As you say, Linux has been requested for years - Cloud on Linux https://forums.adobe.com/thread/1057800
My opinion (I don't work for Adobe) is If you must use Linux, you are going to have to use different programs
It seems we will need to find alternatives - but it makes me very angry at Adobe that I either need to change apps or change OS's for their whim.
I use Linux because I'm a front-end programmer. I'm also a web designer that need Adobe.
They have been ignoring the needs of the users for the long-term.
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I'd also like to add my vote for this oft-requested feature, and add some further clarification.
I am currently a subscriber to the full creative-cloud suite. I'm also a designer, a software engineer, and am often described as a "full stack" developer... Truly "full" stack given that I'll also work with UI/UX and artistic assets.
I use Linux, extensively, it would be my OS of choice for all seasons if not prevented by certain software not being available. Specifically CC, keynote and omnigraffle. So when I see official replies like this, it makes me want to weep:
Again, we've done the research. The profits aren't there -- very few Linux users are willing to pay for commercial software. And the cost of entry is still high because of the fragmented Linux landscape.
Because it's the wrong research. This isn't a request to make CC available to a new market of existing Linux users. It's a request to make it available on a better platform to existing, paying, CC subscribers. Many of us gave up on Windows long ago for various reasons, and macOS is just getting worse and worse with each new release. They're both poor choices for various reasons, and I'd happily give them both up if not otherwise tethered.
It feels like my hand is being forced by Adobe here, I'm being made to use a system I'd rather not. Sooner or later someone will produce Linux alternatives to the CC suite apps that I use that are good enough against a background of macOS becoming increasingly unbearable. When the pain of using an inferior OS outweighs the pain of using an inferior app. On that day I'll be jumping ship... simply because Adobe was so myopic as to obsess about a growth strategy without also considering what's needed to retain existing customers.
I wonder how many other existing, paying, users feel the same way? How many others are in the same boat (and potentially willing to jump from it)?
In the past, I put several studios I cooperated with, to go with the Adobe platform for the support on the heavier visuals we were producing. However, when we went further independent (building up for TV Series & Films), we remained on the security and stability of Linux, which is vital for projects of this state. Everything we once suffered with on OSX and crashed crazily on Windows, remained rock solid on Linux. Now we run everything on that OS.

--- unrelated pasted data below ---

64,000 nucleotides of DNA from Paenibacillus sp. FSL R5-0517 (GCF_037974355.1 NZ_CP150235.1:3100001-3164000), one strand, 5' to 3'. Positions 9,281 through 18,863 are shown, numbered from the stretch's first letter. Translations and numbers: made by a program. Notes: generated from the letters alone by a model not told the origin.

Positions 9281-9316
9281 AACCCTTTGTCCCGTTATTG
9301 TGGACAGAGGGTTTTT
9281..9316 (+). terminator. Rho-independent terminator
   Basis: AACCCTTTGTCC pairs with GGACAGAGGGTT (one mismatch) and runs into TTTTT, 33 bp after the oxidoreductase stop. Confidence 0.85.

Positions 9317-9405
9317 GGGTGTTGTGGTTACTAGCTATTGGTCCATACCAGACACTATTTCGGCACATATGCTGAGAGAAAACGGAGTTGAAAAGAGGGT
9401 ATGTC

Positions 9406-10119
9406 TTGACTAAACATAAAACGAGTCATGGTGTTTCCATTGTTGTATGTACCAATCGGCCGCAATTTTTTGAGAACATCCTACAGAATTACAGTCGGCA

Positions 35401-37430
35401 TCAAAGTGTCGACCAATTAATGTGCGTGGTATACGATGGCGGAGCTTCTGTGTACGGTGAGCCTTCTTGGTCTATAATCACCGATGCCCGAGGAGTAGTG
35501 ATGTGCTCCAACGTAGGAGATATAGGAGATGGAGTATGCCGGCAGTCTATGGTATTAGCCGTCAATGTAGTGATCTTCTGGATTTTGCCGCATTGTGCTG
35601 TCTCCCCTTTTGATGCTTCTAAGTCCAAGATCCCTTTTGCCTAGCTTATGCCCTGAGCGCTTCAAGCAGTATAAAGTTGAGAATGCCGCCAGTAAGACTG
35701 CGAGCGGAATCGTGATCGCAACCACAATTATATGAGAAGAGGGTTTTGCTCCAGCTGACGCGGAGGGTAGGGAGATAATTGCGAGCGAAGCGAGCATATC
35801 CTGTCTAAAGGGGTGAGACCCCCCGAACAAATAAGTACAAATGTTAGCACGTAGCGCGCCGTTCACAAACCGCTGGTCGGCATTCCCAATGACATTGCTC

More recently I worked with a director, who used OSX & his blood pressure was through the roof with crashes - while my alternatives (building content for him) suffered ZERO on my Linux stations.
For that reason, the stations we're working on have switched to BMD (BlackMagic)and they have now become the platform we started suggest to people and companies we work with. Guess what, some are already starting to listen.
Besides, there are unified architectures to handle the "fragmented" Linux region. They are called Snap Packs & App Images. The kernels and drivers are pretty much a point of reference for all distros out there. From there on, everything else is simply symbolic links and directory placements. For example, every application that runs on Ubuntu, I can use on Arch - or applications that run on Fedora can be transformed and installed on Ubuntu (using Alien for example).
Conclusively, once the application becomes available for one distribution, the rest of the community will make it available for the rest. So, even the "fragmented Linux landscape" does not stand as a case.
My guess would be that Adobe is happy with the marketing data they receive from Microsoft & Apple (who are essentially spying on the respective systems), to move toward a platform that is secure and stable.
Linux is the way. Like everything else, you have to research and learn how to do things to make it work. Even going as far as relearning new tools that happen to be free. For this reason, Windows and Mac will always win. Even if it's users face an onslaught of issues, they're simply too lazy to consider the alternative that is dressed in overalls and looks like work.
Win and Mac are losing it's edge. If you want simple plug and play with full support, you'll have to pay. If the OS is free, then you surrender your data in exchange. Windows 7 was the pinnacle of MS, being the most stable in my 30 years of experience. I think it's becoming hard for companies to find programmers with critical thinking skills. Many are retiring. The forums are rife with complaints about poor support, the things we've come to expect with paying. All support is nothing more than someone reading back a script. My experience has been good. However, it's a systems approach and I'm on the fence with Win 10.
Linux is supported by a massive community of critical thinkers. However, it doesn't always mean privacy or security. There is none. However, the software is dirt cheap or free, with little to no support. Thus the price is picking up a manual and a learning curve.